Every week, Judaism is put on the hot seat, sort of.
On the cable television show "Diana, Mike and the Rabbi," Rabbi Shmuel Kaplan offers up answers to sometimes-pointed questions about Judaism's place in the modern world. Is it environmentally correct? What does the Torah have to say about cloning? And where are the steamiest narratives in the Bible?
"The show tries to motivate the Jewish community to become more observant and better understand its heritage," said Kaplan, regional director of Chabad Lubavitch, a Hasidic sect of orthodox Judaism that focuses on educational outreach. "Although I'm presenting the traditional Jewish viewpoint, I don't look at this as the standard religious program. I think we can get our message across in an interesting and entertaining way."
During the first half of the show, which is filmed in Rockville, Diana Ely-Epstein and Michael Hoffman fire questions at Kaplan. "I think of it sort of as a 'Meet the Press' with the rabbi in the hot seat. The rabbi really gets grilled," said Hoffman, 48, who lives in Silver Spring and also is director of development for the Jewish Council for the Aging.
In May, the program won a first-place award in the religion/inspiration category of the Home Town Video Awards, which honor programs shown on cable access channels. There were about 2,800 entries from across the country for eight categories.
"Diana, Mike and the Rabbi" recently filmed its 100th episode and airs in Montgomery County on cable station 49 for those with converter boxes and channel 23 for those without boxes. It is on at 10 a.m. Sundays and 7:30 p.m. Mondays. The program also can be seen on cable channels in Northern Virginia, the District and Baltimore.
Besides the question-and-answer segment, the program includes segments with Ely-Epstein reading an illustrated story or reviewing a book, as well as with Kaplan explaining an aspect of Judaism.
Many of the stories have the flavor of a tale from "Ripley's Believe It or Not": A harried, widowed father of six pays no attention to his children's insistence that the baby is missing. When a beggar comes to the door looking for food, the father almost turns him away but reluctantly opens the refrigerator for him. Inside is the missing baby, with severe hypothermia.
In another story, gleaned from a 1949 issue of Reader's Digest, a man on a New York subway sits down next to someone reading a Hungarian newspaper. They strike up a conversation and realize that they are from the same town in Hungary and that both were in concentration camps during World War II. One man asks the other, "Isn't your wife's name Bella?" "Yes," replies the man, "but she died during the Holocaust." Instead, the other man tells him that his wife is alive and living in New York.
"These are just amazing stories. They show that the hand of God is everywhere. You just have to open your eyes," said Ely-Epstein, 53, who lives in Potomac and has worked as a radio personality for WMAL and whose voice narrates some of the exhibits at the United States Holocaust Museum.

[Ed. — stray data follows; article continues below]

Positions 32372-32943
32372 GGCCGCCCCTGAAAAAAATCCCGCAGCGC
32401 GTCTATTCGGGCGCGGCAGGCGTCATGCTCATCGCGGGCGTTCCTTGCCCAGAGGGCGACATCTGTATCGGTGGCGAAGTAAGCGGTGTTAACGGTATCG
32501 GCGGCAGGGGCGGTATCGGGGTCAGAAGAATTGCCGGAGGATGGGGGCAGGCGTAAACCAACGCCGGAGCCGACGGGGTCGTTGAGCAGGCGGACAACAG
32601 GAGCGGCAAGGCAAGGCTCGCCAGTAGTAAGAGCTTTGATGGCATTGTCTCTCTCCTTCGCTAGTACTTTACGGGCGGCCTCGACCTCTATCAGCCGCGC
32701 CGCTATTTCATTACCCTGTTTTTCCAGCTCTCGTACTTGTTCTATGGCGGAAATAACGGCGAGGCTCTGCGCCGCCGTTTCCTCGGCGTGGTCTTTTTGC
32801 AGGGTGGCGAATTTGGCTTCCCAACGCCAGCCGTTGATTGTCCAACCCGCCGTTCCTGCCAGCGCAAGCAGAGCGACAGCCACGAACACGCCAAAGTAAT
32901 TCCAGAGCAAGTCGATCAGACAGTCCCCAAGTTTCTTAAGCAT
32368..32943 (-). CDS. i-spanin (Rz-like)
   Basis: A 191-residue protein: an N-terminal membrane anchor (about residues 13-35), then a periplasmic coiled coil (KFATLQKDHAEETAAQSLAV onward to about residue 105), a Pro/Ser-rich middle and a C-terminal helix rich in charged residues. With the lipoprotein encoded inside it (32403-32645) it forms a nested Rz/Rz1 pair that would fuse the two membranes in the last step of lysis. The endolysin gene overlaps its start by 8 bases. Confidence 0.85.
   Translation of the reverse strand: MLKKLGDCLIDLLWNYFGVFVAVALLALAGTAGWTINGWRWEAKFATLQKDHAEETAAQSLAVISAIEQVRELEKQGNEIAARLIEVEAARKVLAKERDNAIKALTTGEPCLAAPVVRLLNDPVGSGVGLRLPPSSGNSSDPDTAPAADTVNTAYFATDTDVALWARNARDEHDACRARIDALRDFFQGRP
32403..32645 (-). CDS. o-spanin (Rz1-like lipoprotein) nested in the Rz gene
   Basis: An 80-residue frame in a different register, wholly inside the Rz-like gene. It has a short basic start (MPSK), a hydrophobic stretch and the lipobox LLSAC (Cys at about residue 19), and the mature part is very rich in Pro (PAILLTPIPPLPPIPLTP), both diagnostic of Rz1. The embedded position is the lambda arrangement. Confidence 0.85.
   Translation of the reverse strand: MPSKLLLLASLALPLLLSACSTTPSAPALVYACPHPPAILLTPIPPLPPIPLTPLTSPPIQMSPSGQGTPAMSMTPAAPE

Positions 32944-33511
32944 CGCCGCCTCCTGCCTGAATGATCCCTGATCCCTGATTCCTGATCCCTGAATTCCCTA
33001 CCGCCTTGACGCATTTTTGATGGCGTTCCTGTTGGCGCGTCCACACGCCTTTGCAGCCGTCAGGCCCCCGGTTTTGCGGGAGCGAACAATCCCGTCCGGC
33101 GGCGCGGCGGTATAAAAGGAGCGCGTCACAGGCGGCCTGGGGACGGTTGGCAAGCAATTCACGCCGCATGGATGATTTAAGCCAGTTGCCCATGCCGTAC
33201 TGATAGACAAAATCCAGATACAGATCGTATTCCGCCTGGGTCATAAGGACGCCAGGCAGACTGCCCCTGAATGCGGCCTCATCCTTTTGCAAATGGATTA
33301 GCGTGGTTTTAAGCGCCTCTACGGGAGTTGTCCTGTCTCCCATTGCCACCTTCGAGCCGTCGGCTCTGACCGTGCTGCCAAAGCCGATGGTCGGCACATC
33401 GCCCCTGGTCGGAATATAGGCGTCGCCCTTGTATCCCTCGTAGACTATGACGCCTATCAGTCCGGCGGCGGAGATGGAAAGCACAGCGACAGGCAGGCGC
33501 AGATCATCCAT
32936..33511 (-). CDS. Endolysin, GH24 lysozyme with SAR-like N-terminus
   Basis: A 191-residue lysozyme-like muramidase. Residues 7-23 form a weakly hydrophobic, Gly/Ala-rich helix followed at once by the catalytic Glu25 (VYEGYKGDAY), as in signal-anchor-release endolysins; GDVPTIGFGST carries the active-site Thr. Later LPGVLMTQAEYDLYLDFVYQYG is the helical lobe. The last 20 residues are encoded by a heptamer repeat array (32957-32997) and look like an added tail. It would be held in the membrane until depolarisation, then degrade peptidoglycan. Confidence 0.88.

The content and the repartee among the cast differentiate the show from other religion programs, according to Kaplan, who also has hosted a radio show, "Awake, Alive and Jewish," with Hoffman for the last 19 years.
"Whatever we sit down and get into an argument about is a possible topic for the show," said Kaplan, 50, who lives in Baltimore.
The show also steers away from asking for contributions.
"We don't say if we don't get $10,000 by next week, we'll be called in by the Lord. The program is strictly about everyday life for Jews," said Barry Holzsweig, who has volunteered to produce the show since the first episode four years ago. In fact, he is so committed to the program that after he moved to Clearwater, Fla., several years ago to pursue a job producing a show about local bands, Holzsweig began commuting back to Maryland to work on "Diana, Mike and the Rabbi."
Although there are no ratings to gauge the size of the audience, all three of the stars say they have been recognized in unlikely places. According to the Jewish Information and Referral Bureau in Rockville, 92,000 Jews live in Montgomery County, and the total Jewish population of the Washington area is 185,000.
Kaplan surmises that the rise of the remote control has helped fuel his audience.
"Channel surfing has been a boon to all of cable. We have the possibility for greater exposure than I initially thought possible," he said.
In an effort to gain even greater viewership, Holzsweig is working to have the show picked up in at least a dozen cities across the country. As part of that endeavor, he plans to add paid advertising to help cover costs, revamp the show's living room-type set and focus the show more on spirituality. At the same time, he doesn't want to lose the show's trademark banter and exploration of the many facets of Judaism.
"People say it looks like we're having a good time. We're having a wonderful time," Ely-Epstein said. "Nothing you can do is better than sharing the real joy and beauty of what Judaism is."
CAPTION: Michael Hoffman, left, Diana Ely-Epstein and Rabbi Shmuel Kaplan co-host a cable access television show about Judaism that is filmed in Rockville.
CAPTION: Rabbi Shmuel Kaplan said his TV show "tries to motivate the Jewish community to become more observant."